3
$\begingroup$

This is a follow up question to this question on Clifford Algebras. As I understand it, if the associated bilinear form $\beta$ of a Clifford Algebra $C_{\ell}$ is non-degenerate, then $ker\beta$ is equal to $0$. This then implies that rad($Cl_{\ell}$) = {0}, since ) is the only thing that acts as zero in the Clifford Algebra.

But, if the bilinear form is degenerate, then the quotient $C_{\ell}/(rad(C_{\ell}))$ is not isomorphic to $C_{\ell}$, but rather to a smaller algebra. Can we say anything more than this?

$\endgroup$
2
$\begingroup$

Denote by $C\ell(V,\beta)$ the Clifford algebra of $V$ with bilinear form $\beta$.

Also define the set $\ker(\beta):=\{v\in V\mid \forall x\in V,\beta(v,x)=0\}$. It turns out that the ideal generated by $\ker(\beta)$ is exactly the Jacobson radical $C\ell(V,\beta)$, which I guess I'll denote as $rad(C\ell(V,\beta))$.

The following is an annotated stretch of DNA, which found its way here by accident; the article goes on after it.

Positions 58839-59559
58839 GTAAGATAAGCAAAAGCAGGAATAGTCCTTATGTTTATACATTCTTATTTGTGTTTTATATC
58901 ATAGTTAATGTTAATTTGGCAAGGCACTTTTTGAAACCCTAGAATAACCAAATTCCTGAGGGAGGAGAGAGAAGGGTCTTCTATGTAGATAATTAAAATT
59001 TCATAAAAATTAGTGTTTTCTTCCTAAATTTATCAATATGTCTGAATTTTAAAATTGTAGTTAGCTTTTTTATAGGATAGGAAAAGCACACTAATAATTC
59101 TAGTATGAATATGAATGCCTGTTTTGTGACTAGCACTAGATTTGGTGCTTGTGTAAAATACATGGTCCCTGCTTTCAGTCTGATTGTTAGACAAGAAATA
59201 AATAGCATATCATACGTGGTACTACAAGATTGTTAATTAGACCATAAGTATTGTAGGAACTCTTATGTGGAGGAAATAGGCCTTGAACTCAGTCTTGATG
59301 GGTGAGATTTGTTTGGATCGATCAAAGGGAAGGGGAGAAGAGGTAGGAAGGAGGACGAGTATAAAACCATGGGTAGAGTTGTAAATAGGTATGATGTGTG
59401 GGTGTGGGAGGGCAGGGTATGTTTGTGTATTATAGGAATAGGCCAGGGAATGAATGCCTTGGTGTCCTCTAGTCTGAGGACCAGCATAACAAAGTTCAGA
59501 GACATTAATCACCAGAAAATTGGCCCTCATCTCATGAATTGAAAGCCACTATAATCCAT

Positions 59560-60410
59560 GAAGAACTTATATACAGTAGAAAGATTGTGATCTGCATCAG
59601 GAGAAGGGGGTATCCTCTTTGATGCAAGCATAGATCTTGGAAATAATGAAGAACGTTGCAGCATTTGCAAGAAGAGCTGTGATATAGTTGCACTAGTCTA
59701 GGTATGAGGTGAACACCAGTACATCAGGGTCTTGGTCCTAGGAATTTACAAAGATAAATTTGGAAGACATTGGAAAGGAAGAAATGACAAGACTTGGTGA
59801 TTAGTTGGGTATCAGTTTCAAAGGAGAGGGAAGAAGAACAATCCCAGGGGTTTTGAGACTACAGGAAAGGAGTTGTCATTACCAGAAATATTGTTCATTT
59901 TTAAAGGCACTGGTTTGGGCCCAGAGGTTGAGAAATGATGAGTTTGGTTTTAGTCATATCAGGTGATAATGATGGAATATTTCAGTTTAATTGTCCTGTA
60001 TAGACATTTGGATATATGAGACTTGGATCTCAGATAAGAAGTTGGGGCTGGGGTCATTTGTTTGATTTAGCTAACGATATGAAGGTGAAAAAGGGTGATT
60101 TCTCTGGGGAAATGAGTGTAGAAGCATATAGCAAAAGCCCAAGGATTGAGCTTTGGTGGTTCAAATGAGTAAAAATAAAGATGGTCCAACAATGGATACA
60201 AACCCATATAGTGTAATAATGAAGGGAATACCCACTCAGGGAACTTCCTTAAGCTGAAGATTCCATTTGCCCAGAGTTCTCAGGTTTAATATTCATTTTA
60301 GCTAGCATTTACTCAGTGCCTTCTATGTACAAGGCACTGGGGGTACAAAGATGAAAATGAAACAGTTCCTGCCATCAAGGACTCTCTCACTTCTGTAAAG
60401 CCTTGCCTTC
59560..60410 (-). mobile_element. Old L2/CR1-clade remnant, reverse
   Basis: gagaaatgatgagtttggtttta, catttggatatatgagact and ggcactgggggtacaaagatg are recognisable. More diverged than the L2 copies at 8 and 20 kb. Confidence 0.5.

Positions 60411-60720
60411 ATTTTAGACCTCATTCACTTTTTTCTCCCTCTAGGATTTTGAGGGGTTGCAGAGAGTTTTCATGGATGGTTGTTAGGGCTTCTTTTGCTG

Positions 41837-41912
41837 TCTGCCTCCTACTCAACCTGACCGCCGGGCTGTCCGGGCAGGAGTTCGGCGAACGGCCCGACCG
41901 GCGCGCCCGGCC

Now the bilinear form $\beta$ induces a bilinear form $\bar{\beta}$ on $\bar{V}:=V/\ker(\beta)$ in the obvious way: $\bar{\beta}(\bar{x},\bar{y})=\beta(x,y)$ for $x,y\in V$. You can easily show that $\bar{\beta}$ is nondegenerate on $\bar{V}$.

We can conclude that $C\ell(V,\beta)/rad(C\ell(V,\beta))\cong C\ell(\bar{V},\bar{\beta})$

$\endgroup$

Your Answer

By clicking “Post Your Answer”, you agree to our terms of service, privacy policy and cookie policy

Not the answer you're looking for? Browse other questions tagged or ask your own question.